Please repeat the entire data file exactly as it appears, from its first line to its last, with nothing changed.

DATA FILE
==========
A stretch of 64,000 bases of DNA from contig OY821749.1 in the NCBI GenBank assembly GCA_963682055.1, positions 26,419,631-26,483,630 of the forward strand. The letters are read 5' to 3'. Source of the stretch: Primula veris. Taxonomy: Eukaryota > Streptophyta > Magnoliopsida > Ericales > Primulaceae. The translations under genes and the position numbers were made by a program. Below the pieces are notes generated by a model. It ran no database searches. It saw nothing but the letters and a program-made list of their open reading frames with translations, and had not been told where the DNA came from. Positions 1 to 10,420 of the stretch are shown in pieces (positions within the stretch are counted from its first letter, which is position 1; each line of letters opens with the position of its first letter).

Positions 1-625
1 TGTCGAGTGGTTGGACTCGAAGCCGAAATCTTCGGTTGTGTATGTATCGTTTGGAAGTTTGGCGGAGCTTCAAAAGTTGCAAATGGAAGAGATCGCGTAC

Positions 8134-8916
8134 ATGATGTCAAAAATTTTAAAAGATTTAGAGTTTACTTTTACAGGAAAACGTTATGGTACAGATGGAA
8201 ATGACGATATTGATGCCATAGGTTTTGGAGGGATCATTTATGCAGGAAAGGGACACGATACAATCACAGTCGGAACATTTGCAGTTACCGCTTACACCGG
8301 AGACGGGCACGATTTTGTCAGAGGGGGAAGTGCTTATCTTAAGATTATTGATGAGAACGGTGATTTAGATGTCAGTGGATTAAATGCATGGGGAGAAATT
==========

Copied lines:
A stretch of 64,000 bases of DNA from contig OY821749.1 in the NCBI GenBank assembly GCA_963682055.1, positions 26,419,631-26,483,630 of the forward strand. The letters are read 5' to 3'. Source of the stretch: Primula veris. Taxonomy: Eukaryota > Streptophyta > Magnoliopsida > Ericales > Primulaceae. The translations under genes and the position numbers were made by a program. Below the pieces are notes generated by a model. It ran no database searches. It saw nothing but the letters and a program-made list of their open reading frames with translations, and had not been told where the DNA came from. Positions 1 to 10,420 of the stretch are shown in pieces (positions within the stretch are counted from its first letter, which is position 1; each line of letters opens with the position of its first letter).

Positions 1-625
1 TGTCGAGTGGTTGGACTCGAAGCCGAAATCTTCGGTTGTGTATGTATCGTTTGGAAGTTTGGCGGAGCTTCAAAAGTTGCAAATGGAAGAGATCGCGTAC

Positions 8134-8916
8134 ATGATGTCAAAAATTTTAAAAGATTTAGAGTTTACTTTTACAGGAAAACGTTATGGTACAGATGGAA
8201 ATGACGATATTGATGCCATAGGTTTTGGAGGGATCATTTATGCAGGAAAGGGACACGATACAATCACAGTCGGAACATTTGCAGTTACCGCTTACACCGG
8301 AGACGGGCACGATTTTGTCAGAGGGGGAAGTGCTTATCTTAAGATTATTGATGAGAACGGTGATTTAGATGTCAGTGGATTAAATGCATGGGGAGAAATT